Not being straight with new to fly fishing folks may not help our sport grow
[dropcap]S[/dropcap]ome guides, most fly shop personnel, all fly rod and fly line producers (at fly fishing shows) and every outdoor travel companies booking agents are not straight with a newbie fly angler. And it may be the reason for high dropout rates among “wanna” be new fly anglers. The dropout rate for new fly anglers is very high. That statistic can be found at American Sport Fishing Association (ASA).
To be succcessful at fly fishing it is an imperative that you can double-haul, throw a tight loop and generate high line speed. Why? Because that will carry you through a day on the flats with a stiff wind. Master that and you can fish any condition, anywhere and be successful. Failing to successfully fly fish in that environment and you will be discouraged, and probably become a dropout statistic.
We need to be honest about fly fishing. It is not even slightly like anything else. And, yes, it is tougher to learn than any other form of fishing, but that is precisely why we do it. And the reward of a fish caught on a self-tied fly; fascinating.
The double-haul is particularly hard to learn because it is anti-intuitive, but once mastered you are in for a real treat. It will make your day!
You can learn to fly cast on your own, but a better bet is your regional Trout Unlimited (TU) organization, fly fishing club, Federation of Fly Fishers, nearby fly shop and even a big box stores’ fly fishing departments. Video’s are good as is attendance at fly fishing shows.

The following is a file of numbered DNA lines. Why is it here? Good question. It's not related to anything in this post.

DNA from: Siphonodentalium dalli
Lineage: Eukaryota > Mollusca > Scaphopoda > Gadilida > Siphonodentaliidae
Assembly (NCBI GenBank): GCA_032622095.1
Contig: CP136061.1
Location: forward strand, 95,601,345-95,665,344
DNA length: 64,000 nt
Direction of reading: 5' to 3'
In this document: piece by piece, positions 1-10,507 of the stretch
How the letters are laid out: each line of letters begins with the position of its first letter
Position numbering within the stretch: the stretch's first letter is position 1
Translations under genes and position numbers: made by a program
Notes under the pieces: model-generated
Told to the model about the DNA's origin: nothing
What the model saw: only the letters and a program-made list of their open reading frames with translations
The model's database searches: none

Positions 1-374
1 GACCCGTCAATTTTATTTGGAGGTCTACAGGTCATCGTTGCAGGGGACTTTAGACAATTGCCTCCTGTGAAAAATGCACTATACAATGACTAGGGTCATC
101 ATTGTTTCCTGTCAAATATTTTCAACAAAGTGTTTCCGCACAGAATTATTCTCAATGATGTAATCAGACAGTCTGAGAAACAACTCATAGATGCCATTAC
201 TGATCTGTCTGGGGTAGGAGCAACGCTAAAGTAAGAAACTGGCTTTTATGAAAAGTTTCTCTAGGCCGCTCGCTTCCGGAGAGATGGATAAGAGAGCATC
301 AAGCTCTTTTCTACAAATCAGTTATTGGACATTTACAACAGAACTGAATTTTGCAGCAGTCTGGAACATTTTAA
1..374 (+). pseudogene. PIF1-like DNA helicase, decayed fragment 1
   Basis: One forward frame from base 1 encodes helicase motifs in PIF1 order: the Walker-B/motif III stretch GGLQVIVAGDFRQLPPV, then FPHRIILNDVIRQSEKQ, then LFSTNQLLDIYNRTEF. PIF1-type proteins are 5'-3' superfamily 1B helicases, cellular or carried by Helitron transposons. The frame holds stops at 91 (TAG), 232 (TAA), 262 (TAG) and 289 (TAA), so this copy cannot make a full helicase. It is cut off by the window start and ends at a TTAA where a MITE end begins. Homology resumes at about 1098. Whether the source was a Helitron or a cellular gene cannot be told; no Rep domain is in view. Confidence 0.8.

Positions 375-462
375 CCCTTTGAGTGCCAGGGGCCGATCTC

You can be a natural, or not so natural and learn the mechanics of fly fishing. You cannot learn the mechanics of hitting a baseball coming at you at 96 MPH or consistanly hit 30-foot jumpers without being very coordinated, but you can learn how to play superior golf or cast a fly without being super coordinated. It can be done, but you MUST practice.
Take lessons so when you are practicing you are not reinforcing the wrong mechanics
We have looked at hundreds of casting videos about fly casting and employing the double-haul. You cannot go wrong with anything Lefty Kreh, Joan Wulff oe Orvis has put out, but take a look at Tim Rajeff’s (Echo Fly Rods) technique. It is a little less mechanical and more free swinging, it might good sense to you.
“Tim Rajeff on Distance Casting in the Wind.” Stay tuned at the end of the Video. Tim’s brother and multi-year world casting champion, Steve, deals exclusively with the double-haul in his video
NOTE:The Featured Image is of Tim Rajeff introducing the Boost Fly Rod on his home waters.
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